Some interesting choices at Indian buffet

banjara_buffet

I generally avoid buffets. Let’s face it, there are few cuisines that show to advantage after an hour on a hot table. The one possible exception is Indian fare. Curries can improve with time, as the flavours and spices blend together, though my preference would always be for a freshly prepared one.

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I tackled, with a guest, a popular midtown Indian eatery.

A big advantage of a buffet is one can tuck right in. We arrive hungry at Banjara on Eglinton Avenue East. On offer is a small buffet with a dozen or so hot items, a few salad fixings and some desserts ($10.99 weekdays, $11.99 weekends).

The emphasis here is on the food of Kerala in South India, the waitress tells me. Nonetheless, there are a couple of dishes unfamiliar to my guest, who knows Indian cuisine. There are chicken wings that look like they came out of a KFC box, though they have a completely different set of “11 different herbs and spices”. And the fried rice might have come from the Chinese takeout down the street, though my guest suggests this really is a pilaf, the Indian version of this dish.

Another oddball is a slightly sweet chili fish, which proves a huge hit with us. Neither of us has encountered this in an Indian restaurant before. The flavour is reminiscent of Thai dishes but the waitress assures me it is distinctive to Kerala. With the bite of chillies alongside the sweetness, it is one of our favourite selections on the buffet.

Another hit is saag, made with mushrooms rather than the usual paneer cheese.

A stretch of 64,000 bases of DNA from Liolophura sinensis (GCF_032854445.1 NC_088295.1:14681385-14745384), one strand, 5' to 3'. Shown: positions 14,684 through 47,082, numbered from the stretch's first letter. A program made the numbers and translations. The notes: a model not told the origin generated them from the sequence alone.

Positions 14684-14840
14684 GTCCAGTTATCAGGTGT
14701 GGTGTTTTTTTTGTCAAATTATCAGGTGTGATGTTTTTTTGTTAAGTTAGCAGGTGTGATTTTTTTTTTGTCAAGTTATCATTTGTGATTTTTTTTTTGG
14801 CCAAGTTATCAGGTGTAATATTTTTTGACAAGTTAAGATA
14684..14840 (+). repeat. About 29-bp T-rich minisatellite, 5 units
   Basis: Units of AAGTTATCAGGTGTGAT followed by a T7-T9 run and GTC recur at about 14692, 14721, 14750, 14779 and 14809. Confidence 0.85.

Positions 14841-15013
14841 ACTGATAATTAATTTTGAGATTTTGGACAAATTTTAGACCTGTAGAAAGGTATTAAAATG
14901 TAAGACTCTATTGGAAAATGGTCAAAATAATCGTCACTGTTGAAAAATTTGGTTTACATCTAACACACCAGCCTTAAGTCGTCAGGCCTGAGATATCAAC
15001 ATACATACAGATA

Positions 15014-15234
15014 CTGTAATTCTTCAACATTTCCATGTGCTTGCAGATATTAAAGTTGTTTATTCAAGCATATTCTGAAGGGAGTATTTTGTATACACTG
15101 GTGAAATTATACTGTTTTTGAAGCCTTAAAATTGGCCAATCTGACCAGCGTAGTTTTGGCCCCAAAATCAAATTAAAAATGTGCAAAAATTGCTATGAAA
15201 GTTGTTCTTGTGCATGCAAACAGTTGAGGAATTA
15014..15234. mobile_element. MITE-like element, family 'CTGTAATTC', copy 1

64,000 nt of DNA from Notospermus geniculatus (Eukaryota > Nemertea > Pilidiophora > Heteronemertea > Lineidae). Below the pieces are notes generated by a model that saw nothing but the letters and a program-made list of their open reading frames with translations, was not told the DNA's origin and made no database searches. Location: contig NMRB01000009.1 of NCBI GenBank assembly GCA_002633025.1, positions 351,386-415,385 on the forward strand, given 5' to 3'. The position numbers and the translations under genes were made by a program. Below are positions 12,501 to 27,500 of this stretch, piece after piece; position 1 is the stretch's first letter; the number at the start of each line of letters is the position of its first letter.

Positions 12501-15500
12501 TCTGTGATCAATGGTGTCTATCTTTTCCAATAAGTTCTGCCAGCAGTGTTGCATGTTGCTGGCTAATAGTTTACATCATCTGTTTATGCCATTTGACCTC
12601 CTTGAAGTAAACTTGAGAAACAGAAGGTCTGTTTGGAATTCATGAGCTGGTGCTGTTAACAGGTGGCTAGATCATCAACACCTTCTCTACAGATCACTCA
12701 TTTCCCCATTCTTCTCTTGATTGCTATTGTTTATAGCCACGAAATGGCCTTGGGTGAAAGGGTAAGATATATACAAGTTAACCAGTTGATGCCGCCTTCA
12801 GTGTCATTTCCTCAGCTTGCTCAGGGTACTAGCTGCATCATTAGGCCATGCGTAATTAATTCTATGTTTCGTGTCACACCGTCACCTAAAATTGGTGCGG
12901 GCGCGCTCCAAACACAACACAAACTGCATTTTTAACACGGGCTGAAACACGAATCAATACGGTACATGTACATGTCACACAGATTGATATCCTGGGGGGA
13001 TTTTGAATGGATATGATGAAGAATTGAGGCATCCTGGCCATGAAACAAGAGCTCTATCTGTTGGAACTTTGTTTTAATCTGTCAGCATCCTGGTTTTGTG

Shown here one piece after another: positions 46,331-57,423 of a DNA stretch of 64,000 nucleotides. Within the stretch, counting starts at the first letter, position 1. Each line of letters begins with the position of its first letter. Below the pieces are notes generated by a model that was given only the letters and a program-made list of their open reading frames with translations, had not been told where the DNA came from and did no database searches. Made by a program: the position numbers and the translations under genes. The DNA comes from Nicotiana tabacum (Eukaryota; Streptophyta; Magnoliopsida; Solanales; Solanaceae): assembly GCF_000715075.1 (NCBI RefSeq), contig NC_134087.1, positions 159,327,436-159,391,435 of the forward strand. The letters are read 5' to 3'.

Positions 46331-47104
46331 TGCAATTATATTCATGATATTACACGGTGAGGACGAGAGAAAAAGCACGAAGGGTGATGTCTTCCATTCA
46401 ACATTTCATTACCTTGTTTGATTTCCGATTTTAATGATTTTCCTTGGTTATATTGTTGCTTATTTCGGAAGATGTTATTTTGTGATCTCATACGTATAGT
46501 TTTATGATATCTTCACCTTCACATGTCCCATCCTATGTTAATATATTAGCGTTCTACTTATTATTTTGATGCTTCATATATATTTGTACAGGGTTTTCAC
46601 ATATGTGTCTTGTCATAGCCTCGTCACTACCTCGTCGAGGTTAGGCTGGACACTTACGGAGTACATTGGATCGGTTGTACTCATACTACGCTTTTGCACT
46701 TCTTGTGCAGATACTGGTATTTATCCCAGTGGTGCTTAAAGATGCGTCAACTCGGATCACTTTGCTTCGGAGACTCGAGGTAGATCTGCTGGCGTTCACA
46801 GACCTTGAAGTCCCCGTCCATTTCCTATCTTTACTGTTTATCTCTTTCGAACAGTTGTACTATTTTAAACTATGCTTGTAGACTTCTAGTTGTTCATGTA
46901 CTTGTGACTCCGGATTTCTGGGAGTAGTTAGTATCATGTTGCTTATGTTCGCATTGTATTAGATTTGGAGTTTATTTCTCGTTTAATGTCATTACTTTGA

Saag is spinach, and the resulting dish looks a bit like baby food with mushrooms in it. Don’t let that deter you. It’s actually delicious and a milder complement to the zest of the curries.

The only appetizer is a rather doughy vegetable filled samosas. Some pakoras — those lovely bits of vegetable and onion fried in chick pea flour — would have been nice.

The more usual suspects are all here too: tandoori chicken, vegetable curry, goat vindaloo (not nearly as fiery as one might expect of a vindaloo) and butter chicken, a creamy curry made with chicken cooked first in the tandoori oven. This one is smooth and like the vindaloo very lightly spiced.

My guest waxes forth on the tendency of Indian chefs to pander to Canadian tastes by dumbing down the spices and strong flavours of their native food.

The dish that suffers most on this buffet, she asserts, is aloo gobi, a classic Indian vegetarian dish.

Usually a dry curry of cauliflower and potatoes, it should be zesty with ginger, coriander leaves and garam masala (an Indian curry spice), she explains. This one is runny, and almost bland.

On the other hand, lamb masala has plenty of zing, as does channa masala — a chick pea dish. The naan breads and pappadoms (paper-thin crispy flat breads) are both excellent. And while there’s no mango chutney on the buffet, we were able to request some.

The desserts are not hits at all. The rice pudding is not the lovely cardamom-scented sweet I expected. Rather, it tastes artificial, as if it has been made with custard powder. The gulab jamun — a dumpling in sweet syrup — is also rejected by both of us. But in the little dessert freezer I find some lovely rose water-scented ice cream and pistachio kulfi, both Indian desserts, and both delicious.

Banjara is a handy spot for an inexpensive lunch. The staff are friendly and helpful and you certainly won’t leave hungry. The restaurant is small and started life as another ethnic spot. There are some amazing tile murals. Though we found the dishes a little hit and miss, there are enough choices that you’ll find really tasty options. A must try is the chili fish. Banjara, 164 Eglinton Ave. East, 416-486-6644. http://eglinton.torontobanjara.com. Note that prices posted online are not up to date.